Twenty: “Refugees and the art of welcoming”
Earlier in the week we were exposed to heart-breaking images around the world of people, including young children suffering terrible pain within a war struck Syria. These were innocent civilians suffering simply for being in the place they are in. I know we wouldn’t wish this on anyone, to attempt living life in these hazardous and chaotic conditions but when we don’t give the support to refugees who make the journey to emigrate abroad, we don’t leave them with much choice. Formalities and integration of refugees is a time consuming process but when we think of these innocent people dying, there has to be realisation that we must do more.
I just think it creates this falseness when we try to attract tourists to our country, proclaiming loudly and proudly how great a place is and how welcoming it is but when it comes to those who are in need of that welcome, the door often remains shut. I suppose this comes down to finances and available funds but when we look to history again, it can be noted that often at times, sacrifices were made in much more dire circumstances. We are doing humanity and our history a disservice by not allowing refugees in.
I feel that it’s naturally in us as people and even throughout the ages to travel to new parts and really there shouldn’t be barriers to that. We should be encouraged to move about, whether that be for leisure or necessity. I understand that each nation has its own identity and culture to be proud of but the idea of multiculturalism is not a punishment of any sort and shouldn’t tarnish that identity. I think that more often than not we learn from others’ backgrounds and there should be a mutual respect there both for our similarities and differences.
It comes down to the simple things that we want to pass on after we’re gone. How do we expect to teach our children to be inclusive towards others on the playground when the adults are not doing the same on the even bigger playground? This is not just to do with how refugees are treated but simply all minorities. Prejudices are created by us, we are the only ones who keep them alive by practising them out socially in some way or another. So it really comes down to asking if we want to keep this alive or we want to come across better than that in our chapter of history.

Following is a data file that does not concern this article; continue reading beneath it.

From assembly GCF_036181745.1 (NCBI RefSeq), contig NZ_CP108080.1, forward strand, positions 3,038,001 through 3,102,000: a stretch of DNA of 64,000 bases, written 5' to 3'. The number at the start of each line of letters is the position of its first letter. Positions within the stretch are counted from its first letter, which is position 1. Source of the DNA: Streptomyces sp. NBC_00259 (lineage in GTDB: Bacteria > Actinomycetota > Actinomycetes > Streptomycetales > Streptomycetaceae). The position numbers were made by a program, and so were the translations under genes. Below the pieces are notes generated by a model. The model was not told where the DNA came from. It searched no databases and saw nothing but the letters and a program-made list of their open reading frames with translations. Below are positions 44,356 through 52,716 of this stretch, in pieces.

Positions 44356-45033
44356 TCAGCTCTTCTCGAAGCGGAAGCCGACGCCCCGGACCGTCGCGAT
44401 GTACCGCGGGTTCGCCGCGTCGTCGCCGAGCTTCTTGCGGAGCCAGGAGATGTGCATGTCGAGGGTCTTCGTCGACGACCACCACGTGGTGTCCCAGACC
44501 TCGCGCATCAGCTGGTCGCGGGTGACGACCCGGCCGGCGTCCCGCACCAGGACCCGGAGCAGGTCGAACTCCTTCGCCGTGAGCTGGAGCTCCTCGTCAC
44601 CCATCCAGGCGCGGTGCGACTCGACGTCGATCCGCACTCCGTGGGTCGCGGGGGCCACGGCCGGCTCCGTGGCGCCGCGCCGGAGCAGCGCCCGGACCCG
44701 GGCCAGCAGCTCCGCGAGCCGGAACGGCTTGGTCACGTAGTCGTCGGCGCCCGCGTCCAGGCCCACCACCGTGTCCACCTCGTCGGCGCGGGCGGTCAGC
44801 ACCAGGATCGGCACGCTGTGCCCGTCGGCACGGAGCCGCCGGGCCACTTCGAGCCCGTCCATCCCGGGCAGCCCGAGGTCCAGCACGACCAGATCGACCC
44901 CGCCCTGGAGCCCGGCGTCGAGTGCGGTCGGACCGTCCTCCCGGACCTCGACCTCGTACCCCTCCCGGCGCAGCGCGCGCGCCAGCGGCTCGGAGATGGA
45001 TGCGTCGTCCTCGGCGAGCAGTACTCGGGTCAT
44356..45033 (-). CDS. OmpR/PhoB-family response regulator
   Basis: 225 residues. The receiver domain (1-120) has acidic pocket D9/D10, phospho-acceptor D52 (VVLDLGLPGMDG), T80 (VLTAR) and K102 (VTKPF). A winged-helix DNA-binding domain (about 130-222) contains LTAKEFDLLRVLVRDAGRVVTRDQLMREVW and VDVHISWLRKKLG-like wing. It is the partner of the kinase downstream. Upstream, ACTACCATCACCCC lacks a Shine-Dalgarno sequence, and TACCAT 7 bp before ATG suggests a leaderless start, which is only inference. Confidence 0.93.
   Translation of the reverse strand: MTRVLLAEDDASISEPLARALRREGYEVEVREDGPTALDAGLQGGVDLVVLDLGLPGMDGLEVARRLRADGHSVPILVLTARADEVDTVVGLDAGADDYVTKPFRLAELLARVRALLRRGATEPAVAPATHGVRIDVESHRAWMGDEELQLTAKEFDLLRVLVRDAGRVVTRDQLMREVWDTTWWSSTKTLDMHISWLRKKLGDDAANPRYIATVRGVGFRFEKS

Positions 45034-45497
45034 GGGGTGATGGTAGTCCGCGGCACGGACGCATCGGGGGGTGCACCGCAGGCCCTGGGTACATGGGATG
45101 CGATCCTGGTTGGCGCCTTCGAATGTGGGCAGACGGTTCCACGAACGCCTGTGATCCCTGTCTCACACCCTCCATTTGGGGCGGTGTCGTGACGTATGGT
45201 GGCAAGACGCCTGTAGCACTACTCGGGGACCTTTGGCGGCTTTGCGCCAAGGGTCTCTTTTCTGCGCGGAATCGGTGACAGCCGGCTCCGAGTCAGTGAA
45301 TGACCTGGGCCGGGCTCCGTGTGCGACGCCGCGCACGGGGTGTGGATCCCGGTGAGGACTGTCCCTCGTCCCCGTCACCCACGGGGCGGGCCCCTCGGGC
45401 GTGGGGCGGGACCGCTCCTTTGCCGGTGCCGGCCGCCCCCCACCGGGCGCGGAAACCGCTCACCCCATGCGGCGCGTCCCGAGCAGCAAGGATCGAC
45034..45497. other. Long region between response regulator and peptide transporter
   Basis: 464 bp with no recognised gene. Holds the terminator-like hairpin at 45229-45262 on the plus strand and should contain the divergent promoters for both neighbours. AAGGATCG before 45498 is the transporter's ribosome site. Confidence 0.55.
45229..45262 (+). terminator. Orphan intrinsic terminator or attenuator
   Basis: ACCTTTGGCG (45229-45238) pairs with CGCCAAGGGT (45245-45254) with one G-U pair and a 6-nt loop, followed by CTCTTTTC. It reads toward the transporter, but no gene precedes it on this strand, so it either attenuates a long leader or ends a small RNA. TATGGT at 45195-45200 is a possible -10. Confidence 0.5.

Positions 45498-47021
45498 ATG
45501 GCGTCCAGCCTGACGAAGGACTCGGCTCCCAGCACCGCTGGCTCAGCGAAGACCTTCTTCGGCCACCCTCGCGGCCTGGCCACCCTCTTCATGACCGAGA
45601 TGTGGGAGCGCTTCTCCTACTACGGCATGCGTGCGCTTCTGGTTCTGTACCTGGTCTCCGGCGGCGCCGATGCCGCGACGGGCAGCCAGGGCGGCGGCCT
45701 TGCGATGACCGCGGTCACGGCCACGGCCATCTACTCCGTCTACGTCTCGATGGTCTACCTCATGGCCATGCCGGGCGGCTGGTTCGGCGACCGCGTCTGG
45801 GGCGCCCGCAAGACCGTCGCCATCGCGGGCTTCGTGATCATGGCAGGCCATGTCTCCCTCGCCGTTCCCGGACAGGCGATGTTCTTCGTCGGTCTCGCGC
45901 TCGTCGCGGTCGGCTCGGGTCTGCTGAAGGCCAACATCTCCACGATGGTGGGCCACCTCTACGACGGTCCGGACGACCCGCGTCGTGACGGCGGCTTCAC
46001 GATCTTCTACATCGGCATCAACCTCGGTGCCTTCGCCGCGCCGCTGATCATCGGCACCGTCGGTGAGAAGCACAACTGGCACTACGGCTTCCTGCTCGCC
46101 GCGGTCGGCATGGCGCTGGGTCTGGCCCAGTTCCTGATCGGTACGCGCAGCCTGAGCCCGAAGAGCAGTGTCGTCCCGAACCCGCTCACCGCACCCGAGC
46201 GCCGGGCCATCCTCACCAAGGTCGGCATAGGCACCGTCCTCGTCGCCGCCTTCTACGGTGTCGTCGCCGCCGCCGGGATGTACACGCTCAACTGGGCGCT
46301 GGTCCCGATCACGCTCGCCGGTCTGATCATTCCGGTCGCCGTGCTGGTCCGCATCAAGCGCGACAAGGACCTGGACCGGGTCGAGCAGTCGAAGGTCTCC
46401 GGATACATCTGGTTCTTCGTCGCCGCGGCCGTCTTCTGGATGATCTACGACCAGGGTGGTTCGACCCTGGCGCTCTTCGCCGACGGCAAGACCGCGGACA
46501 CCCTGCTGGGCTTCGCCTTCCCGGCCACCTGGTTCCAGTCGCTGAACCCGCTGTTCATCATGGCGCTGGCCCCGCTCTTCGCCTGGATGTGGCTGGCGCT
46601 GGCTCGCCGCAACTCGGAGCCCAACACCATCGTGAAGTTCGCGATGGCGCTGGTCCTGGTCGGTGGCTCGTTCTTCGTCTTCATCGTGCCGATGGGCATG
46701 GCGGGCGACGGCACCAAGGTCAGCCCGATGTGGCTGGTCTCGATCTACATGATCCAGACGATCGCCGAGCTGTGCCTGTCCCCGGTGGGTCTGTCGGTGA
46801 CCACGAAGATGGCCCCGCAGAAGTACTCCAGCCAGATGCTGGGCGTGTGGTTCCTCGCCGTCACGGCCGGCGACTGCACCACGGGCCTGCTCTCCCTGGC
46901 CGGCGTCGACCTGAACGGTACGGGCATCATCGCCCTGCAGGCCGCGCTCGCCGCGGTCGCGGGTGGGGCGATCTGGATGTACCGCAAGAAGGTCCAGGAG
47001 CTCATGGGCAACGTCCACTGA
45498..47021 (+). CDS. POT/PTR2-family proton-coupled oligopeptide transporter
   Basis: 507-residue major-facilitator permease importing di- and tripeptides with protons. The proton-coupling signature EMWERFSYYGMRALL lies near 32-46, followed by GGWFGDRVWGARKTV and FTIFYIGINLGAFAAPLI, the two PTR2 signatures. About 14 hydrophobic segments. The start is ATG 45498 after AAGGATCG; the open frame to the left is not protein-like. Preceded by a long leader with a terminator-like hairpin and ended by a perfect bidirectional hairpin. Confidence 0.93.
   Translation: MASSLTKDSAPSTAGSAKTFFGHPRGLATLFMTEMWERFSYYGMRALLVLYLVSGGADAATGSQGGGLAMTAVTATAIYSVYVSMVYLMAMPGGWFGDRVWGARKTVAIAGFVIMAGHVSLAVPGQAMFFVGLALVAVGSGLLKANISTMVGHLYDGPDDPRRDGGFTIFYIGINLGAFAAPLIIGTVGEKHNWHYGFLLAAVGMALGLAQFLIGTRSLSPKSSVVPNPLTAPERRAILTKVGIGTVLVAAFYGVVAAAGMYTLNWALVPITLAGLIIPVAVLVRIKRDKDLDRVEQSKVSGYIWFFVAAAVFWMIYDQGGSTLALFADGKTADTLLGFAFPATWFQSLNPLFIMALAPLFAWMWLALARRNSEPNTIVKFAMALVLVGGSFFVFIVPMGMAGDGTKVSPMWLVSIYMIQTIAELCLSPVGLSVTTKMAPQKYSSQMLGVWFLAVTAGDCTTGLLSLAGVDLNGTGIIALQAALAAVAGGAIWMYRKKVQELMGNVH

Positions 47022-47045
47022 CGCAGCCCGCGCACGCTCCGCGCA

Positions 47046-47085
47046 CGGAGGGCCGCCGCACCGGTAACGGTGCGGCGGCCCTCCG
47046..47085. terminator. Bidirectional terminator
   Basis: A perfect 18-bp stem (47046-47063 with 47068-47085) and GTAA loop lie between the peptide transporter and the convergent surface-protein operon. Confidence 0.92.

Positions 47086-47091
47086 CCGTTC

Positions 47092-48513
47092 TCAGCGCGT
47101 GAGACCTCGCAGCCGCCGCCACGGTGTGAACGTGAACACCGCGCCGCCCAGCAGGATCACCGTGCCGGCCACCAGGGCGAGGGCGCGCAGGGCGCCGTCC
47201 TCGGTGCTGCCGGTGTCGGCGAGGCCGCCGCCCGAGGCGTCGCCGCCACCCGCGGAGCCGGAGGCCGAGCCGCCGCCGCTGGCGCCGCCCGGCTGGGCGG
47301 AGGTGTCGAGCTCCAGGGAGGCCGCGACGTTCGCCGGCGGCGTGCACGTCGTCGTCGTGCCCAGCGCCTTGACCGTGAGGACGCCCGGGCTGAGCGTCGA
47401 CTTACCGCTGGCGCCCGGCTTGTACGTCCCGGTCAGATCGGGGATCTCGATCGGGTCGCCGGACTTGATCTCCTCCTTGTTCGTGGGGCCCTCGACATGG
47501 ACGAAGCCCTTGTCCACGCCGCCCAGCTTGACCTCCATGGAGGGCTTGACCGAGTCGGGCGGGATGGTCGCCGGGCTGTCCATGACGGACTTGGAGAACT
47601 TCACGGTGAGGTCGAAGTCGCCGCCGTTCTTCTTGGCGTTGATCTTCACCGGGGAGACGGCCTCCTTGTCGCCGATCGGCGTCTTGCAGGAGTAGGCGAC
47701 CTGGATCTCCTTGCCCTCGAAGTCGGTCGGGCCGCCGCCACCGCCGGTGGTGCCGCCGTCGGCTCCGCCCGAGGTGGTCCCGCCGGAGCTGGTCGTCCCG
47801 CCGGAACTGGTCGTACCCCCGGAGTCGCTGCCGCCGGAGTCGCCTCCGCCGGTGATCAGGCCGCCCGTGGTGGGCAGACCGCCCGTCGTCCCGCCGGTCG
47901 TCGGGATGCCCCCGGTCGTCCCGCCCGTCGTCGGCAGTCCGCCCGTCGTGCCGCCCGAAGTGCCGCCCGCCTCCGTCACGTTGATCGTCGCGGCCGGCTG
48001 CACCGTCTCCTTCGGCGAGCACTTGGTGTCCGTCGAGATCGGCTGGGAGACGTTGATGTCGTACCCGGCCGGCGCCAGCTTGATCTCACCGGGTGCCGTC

Multiculturalism enriches a society in tackling our close-mindedness that can sometimes prevail. If you’re proud of something, like your country and its identity, why wouldn’t you want to share it and show it off for the greatness you feel it has? Donald J Trump’s idea of making “America great again” is supposed to come about while refugees are being rejected and a travel ban is put in place. When you think about that in logical terms, what’s does “great” actually mean here – great for whom? Of course when we look to the history of America, it’s totally based off immigration but who’s listening to common sense in 2017 anyway.
I think that we have a long way to go yet before we are close to creating a fair and equal society, where each and every one are being welcomed to the table is something commonplace. But situations and decisions like Brexit and the obstructive policies of Trump’s Government are certainly steps backwards in this. I think we really need to listen to the stories from refugees to truly understand why they are making these journeys, often seen as nearly suicidal with slim chances of making it. But what do they face if they do make it? We shouldn’t be there to give more hardship to these people. We are all connected with the likes of diaspora and emigration, so why is there a negative dialogue around refugees now? This is nothing new and simply part of a changing world.
All photos are taken from my personal Instagram: https://www.instagram.com/cathyleex/